Mt Tennent is a prominent mountain at the southern end of the Tuggeranong valley in the Australian Capital Territory. It is visible from the Barton Highway 40km away. It is very visible from my office building in Tuggeranong but I had never climbed it. Its reputation was for being a tough, long walk and a steep climb in places.
The mountain is 1384m above sea level and about 750-800m above the average level in the Tuggeranong Valley. Access for bushwalkers is from the Namadgi Visitor’s Centre carpack just off the Naas road, several km south of the village of Tharwa. The length of the walk is 6.5-7 km each way.
Andrew VK1NAM had planned this trip several weeks earlier and invited me to join him, knowing that I had not activated this summit or ever climbed this mountain. After several changes due to household plans for spring gardening work, I was able to confirm I would join him and I even did some training – several trips to the gym this week included some sessions on the stepper. Ha! some training that was… should have just gone down to the mountain and got serious about it!
So we met at 7:15 am at the Namadgi Visitors Centre and set off across the road and onto the walking path. After a few mild hills along the path, several creek crossings and even one of the dreadful downhill sections (which I dislike because I know that means I have to climb some distance twice) we came to the rock stairs, which accounted for over 1km and about an hour of the climb. Andrew referred to this as Stepper 101, but afterwards I considered it was 301 or the master’s course. About the first 10 minutes may have been equivalent to what I had done on the stepper at the gym.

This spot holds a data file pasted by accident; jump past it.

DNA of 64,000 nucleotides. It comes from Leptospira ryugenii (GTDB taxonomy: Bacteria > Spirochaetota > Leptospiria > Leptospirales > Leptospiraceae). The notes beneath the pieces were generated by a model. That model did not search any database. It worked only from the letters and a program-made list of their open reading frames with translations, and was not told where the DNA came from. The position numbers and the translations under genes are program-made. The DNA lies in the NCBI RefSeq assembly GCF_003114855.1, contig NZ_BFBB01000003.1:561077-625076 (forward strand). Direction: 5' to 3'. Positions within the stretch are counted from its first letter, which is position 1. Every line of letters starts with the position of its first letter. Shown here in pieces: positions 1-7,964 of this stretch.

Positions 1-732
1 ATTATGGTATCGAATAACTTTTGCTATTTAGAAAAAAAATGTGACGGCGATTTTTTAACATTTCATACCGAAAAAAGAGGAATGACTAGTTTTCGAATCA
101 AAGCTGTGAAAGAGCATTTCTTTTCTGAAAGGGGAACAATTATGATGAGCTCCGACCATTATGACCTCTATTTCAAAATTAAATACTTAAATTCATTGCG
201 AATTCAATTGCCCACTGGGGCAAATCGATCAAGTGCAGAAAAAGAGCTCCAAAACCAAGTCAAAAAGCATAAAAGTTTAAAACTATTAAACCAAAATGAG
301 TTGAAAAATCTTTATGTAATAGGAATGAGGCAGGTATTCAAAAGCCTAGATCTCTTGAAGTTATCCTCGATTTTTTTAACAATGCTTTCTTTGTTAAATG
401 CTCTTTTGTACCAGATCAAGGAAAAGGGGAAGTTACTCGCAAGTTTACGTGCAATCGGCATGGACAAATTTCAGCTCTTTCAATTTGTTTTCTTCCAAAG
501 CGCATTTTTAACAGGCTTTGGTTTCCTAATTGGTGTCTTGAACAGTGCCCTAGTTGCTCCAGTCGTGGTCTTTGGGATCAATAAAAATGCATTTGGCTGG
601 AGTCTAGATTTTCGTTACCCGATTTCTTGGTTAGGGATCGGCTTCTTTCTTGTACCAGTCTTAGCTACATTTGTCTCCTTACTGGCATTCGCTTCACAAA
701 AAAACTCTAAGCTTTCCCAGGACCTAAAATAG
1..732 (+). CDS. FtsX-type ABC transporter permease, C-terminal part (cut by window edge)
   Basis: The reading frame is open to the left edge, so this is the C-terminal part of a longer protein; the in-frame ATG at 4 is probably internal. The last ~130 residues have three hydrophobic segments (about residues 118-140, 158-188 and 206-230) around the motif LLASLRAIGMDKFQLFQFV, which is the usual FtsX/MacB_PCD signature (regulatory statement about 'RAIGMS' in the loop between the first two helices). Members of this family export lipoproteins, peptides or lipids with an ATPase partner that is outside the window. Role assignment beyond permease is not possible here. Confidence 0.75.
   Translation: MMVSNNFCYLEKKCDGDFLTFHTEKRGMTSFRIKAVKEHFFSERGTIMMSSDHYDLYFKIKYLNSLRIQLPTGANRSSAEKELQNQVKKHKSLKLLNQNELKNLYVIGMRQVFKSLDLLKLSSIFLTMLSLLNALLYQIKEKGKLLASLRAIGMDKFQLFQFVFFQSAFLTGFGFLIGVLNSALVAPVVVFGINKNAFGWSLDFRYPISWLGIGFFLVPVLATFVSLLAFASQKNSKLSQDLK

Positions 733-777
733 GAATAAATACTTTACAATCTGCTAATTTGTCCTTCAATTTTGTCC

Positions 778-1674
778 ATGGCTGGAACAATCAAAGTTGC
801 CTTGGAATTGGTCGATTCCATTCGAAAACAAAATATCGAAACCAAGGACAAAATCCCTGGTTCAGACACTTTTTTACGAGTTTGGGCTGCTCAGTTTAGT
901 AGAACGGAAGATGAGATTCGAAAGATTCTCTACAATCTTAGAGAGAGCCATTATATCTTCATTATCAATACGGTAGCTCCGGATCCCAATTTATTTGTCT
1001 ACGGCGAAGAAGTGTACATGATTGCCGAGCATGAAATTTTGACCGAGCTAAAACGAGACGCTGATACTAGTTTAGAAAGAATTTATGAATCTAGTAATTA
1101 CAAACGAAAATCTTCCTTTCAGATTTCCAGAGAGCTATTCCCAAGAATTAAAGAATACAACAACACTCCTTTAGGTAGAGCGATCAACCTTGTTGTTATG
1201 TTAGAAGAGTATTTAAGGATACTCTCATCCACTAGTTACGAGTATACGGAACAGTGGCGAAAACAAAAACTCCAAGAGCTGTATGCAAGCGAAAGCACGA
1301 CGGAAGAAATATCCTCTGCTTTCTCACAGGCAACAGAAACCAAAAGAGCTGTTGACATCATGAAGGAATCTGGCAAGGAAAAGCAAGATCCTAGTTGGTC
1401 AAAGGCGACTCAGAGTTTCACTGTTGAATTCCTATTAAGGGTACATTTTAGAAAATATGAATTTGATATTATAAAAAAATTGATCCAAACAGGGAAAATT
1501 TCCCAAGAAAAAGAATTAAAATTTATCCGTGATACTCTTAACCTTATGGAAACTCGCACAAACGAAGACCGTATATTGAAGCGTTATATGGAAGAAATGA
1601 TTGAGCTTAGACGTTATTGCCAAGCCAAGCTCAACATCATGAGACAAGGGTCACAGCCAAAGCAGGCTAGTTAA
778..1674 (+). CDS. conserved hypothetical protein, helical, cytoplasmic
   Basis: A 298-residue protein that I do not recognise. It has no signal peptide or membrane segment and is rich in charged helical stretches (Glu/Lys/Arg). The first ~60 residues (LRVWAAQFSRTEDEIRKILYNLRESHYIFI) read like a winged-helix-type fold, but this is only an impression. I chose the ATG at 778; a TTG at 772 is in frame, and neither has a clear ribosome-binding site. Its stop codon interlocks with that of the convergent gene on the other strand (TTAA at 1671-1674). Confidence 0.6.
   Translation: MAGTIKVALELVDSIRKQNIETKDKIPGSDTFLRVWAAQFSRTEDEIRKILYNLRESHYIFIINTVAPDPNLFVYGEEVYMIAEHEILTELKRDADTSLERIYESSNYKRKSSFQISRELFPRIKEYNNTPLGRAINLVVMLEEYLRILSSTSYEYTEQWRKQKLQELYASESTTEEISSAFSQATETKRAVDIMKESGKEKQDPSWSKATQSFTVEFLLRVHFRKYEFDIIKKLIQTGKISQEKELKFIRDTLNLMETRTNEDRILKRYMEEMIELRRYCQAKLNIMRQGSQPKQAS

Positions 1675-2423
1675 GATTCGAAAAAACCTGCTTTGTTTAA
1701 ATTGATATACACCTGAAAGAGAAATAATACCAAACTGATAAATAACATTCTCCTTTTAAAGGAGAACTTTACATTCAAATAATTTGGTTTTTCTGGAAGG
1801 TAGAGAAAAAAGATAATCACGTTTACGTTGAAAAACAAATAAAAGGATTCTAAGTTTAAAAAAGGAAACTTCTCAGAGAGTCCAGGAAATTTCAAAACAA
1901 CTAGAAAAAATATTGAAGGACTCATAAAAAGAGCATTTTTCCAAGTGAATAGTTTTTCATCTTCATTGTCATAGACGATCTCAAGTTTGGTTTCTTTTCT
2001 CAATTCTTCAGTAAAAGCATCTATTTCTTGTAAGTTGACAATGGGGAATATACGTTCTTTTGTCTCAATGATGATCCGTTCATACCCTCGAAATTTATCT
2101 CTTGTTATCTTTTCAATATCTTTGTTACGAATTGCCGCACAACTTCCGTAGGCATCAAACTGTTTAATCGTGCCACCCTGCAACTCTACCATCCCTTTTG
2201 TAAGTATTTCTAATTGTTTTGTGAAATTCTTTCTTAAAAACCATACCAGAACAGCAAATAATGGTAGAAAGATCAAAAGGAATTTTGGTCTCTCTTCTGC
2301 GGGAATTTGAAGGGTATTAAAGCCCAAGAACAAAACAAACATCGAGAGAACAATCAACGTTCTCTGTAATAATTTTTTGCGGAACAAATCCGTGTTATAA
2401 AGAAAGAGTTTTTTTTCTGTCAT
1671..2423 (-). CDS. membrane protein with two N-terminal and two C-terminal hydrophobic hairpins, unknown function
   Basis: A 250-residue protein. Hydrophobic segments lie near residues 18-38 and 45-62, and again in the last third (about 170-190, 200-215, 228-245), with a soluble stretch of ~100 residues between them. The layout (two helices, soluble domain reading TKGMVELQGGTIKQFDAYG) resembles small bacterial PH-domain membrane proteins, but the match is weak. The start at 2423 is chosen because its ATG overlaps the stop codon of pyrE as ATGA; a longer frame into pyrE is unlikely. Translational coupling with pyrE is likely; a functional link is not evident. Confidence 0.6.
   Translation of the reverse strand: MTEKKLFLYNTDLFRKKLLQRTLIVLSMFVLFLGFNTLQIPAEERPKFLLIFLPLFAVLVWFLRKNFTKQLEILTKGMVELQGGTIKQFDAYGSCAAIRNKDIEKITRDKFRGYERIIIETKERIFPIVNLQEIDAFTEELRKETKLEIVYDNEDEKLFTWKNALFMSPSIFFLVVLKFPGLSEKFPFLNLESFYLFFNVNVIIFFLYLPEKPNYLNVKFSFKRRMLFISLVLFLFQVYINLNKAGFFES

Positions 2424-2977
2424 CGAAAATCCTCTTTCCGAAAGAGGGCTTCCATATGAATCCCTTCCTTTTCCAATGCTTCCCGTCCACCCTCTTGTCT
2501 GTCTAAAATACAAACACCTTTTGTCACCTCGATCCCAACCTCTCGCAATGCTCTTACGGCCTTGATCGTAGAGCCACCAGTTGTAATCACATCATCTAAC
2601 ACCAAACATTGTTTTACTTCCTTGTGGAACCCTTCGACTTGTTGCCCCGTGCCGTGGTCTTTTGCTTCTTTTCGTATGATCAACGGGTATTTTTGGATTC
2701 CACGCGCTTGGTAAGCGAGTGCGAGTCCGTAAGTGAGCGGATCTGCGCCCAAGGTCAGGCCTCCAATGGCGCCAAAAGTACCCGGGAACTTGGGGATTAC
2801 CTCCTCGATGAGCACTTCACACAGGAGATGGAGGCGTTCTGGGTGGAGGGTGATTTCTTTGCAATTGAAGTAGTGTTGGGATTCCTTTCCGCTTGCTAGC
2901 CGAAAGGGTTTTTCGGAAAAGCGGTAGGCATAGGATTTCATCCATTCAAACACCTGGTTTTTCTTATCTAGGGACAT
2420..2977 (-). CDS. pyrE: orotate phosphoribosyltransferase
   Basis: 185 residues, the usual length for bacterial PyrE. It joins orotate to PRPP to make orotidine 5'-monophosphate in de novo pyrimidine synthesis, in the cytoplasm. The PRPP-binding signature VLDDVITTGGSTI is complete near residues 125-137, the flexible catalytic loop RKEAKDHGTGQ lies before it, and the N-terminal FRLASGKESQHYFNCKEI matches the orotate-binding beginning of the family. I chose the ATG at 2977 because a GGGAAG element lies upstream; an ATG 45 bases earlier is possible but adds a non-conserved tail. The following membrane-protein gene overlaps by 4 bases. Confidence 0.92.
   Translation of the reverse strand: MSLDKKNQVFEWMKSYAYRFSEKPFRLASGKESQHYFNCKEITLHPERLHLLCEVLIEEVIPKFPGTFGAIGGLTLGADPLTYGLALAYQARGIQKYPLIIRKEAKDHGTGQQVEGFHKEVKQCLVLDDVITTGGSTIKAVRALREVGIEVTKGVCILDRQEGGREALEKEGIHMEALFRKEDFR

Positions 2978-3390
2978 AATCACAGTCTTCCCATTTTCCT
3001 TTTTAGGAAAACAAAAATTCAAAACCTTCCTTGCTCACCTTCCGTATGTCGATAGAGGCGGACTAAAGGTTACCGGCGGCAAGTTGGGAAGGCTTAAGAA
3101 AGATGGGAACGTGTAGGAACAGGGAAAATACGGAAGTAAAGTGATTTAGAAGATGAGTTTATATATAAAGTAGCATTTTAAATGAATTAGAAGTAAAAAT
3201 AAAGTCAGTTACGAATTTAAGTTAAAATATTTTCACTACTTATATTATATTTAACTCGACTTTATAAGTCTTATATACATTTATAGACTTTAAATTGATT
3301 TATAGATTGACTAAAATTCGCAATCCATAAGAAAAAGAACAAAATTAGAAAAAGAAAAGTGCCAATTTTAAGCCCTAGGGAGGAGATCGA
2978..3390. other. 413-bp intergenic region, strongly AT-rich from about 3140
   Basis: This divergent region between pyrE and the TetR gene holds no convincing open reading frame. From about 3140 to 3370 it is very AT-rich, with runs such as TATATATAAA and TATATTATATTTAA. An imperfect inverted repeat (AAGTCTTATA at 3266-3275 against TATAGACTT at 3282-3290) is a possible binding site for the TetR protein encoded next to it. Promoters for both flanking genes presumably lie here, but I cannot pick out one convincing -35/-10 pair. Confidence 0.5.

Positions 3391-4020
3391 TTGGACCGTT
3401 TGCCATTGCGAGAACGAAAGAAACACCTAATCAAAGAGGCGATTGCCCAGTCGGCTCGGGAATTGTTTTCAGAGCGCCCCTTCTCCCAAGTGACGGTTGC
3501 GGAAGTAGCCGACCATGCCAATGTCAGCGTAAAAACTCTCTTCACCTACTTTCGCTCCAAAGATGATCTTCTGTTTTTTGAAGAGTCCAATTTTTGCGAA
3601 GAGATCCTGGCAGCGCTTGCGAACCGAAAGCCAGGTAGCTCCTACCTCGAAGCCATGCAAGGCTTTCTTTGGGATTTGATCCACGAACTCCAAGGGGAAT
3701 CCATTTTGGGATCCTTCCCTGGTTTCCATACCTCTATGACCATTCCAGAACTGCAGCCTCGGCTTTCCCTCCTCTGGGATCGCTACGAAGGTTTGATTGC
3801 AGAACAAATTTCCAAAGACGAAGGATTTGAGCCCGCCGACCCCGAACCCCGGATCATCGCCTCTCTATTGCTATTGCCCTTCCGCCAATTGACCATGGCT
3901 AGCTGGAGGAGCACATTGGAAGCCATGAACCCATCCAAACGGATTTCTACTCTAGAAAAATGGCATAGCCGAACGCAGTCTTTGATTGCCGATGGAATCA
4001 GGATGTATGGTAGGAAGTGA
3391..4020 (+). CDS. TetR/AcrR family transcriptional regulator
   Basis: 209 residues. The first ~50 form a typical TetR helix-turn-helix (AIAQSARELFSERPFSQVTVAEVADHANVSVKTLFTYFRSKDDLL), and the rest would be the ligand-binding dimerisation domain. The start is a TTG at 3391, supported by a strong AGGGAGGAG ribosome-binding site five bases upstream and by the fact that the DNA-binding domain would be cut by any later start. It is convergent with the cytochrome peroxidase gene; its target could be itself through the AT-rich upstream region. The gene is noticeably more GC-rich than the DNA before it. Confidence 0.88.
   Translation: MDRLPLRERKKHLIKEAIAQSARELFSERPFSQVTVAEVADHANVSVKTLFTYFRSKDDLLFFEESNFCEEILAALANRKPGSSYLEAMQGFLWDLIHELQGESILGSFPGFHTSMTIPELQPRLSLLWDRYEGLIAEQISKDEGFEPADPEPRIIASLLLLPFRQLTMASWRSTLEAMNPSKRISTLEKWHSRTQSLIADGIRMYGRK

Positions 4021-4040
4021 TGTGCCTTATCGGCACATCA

Here are some photos of the upward trip.
After the stair climb and some easy sections we arrived at the fire trail leading to the top of the mountain. This section was endless and steep going in parts. Finally we were at the summit where there are several buildings housing communications equipment for various emergency services.
I set up the 20m vertical on its squid pole and looked at conditions on 20m using the FT817 on 5w output. Andrew VK1NAM set up his linked dipole and wanted to try 10m dx hoping for contacts into the USA. We both found that radio conditions were unusually quiet with few long distance signals audible. On 10m the best contact was to VK6 (Western Australia) with Anthony VK6MAC. On 20m I made 5 contacts, into VK4 (Queensland), VK5 (South Australia) and VK6 (Western Australia).
Having found 10m so quiet Andrew reconnected his 10m link and went straight to 40m where a number of “local” chasers were keen for contacts (mostly in VK2 New South Wales and VK3 Victoria).
The view from the top speaks for itself. Other pics show parts of the descent.
Again thanks to Andrew VK1NAM for his guidance, good humour and being willing to wait while I caught up. My walking/climbing pace is not quite his. Another great day in the bush and on a summit.
Timings: the upward trip took just over 3 hours and downhill took a bit less. The rock stairs can’t be rushed, for safety reasons.